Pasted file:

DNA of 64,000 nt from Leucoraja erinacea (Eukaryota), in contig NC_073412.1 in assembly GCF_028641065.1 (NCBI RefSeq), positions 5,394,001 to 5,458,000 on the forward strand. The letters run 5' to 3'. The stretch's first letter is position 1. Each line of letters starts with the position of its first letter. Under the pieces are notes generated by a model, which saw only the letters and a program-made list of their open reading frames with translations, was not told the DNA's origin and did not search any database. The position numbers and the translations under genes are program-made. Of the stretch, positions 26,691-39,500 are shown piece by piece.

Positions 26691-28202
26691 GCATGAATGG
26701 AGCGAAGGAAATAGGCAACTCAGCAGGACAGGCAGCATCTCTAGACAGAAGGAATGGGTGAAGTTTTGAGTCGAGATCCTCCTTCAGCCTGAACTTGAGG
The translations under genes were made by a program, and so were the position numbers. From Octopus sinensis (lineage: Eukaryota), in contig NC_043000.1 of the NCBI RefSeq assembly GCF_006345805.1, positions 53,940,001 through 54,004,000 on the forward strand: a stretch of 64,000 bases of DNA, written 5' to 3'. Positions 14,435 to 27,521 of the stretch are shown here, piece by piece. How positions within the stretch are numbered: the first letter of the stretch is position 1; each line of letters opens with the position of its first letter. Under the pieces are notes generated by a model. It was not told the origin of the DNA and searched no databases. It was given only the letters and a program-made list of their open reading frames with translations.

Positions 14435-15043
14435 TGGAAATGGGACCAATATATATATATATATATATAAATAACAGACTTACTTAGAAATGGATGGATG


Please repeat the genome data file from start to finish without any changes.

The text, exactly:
DNA of 64,000 nt from Leucoraja erinacea (Eukaryota), in contig NC_073412.1 in assembly GCF_028641065.1 (NCBI RefSeq), positions 5,394,001 to 5,458,000 on the forward strand. The letters run 5' to 3'. The stretch's first letter is position 1. Each line of letters starts with the position of its first letter. Under the pieces are notes generated by a model, which saw only the letters and a program-made list of their open reading frames with translations, was not told the DNA's origin and did not search any database. The position numbers and the translations under genes are program-made. Of the stretch, positions 26,691-39,500 are shown piece by piece.

Positions 26691-28202
26691 GCATGAATGG
26701 AGCGAAGGAAATAGGCAACTCAGCAGGACAGGCAGCATCTCTAGACAGAAGGAATGGGTGAAGTTTTGAGTCGAGATCCTCCTTCAGCCTGAACTTGAGG
The translations under genes were made by a program, and so were the position numbers. From Octopus sinensis (lineage: Eukaryota), in contig NC_043000.1 of the NCBI RefSeq assembly GCF_006345805.1, positions 53,940,001 through 54,004,000 on the forward strand: a stretch of 64,000 bases of DNA, written 5' to 3'. Positions 14,435 to 27,521 of the stretch are shown here, piece by piece. How positions within the stretch are numbered: the first letter of the stretch is position 1; each line of letters opens with the position of its first letter. Under the pieces are notes generated by a model. It was not told the origin of the DNA and searched no databases. It was given only the letters and a program-made list of their open reading frames with translations.

Positions 14435-15043
14435 TGGAAATGGGACCAATATATATATATATATATATAAATAACAGACTTACTTAGAAATGGATGGATG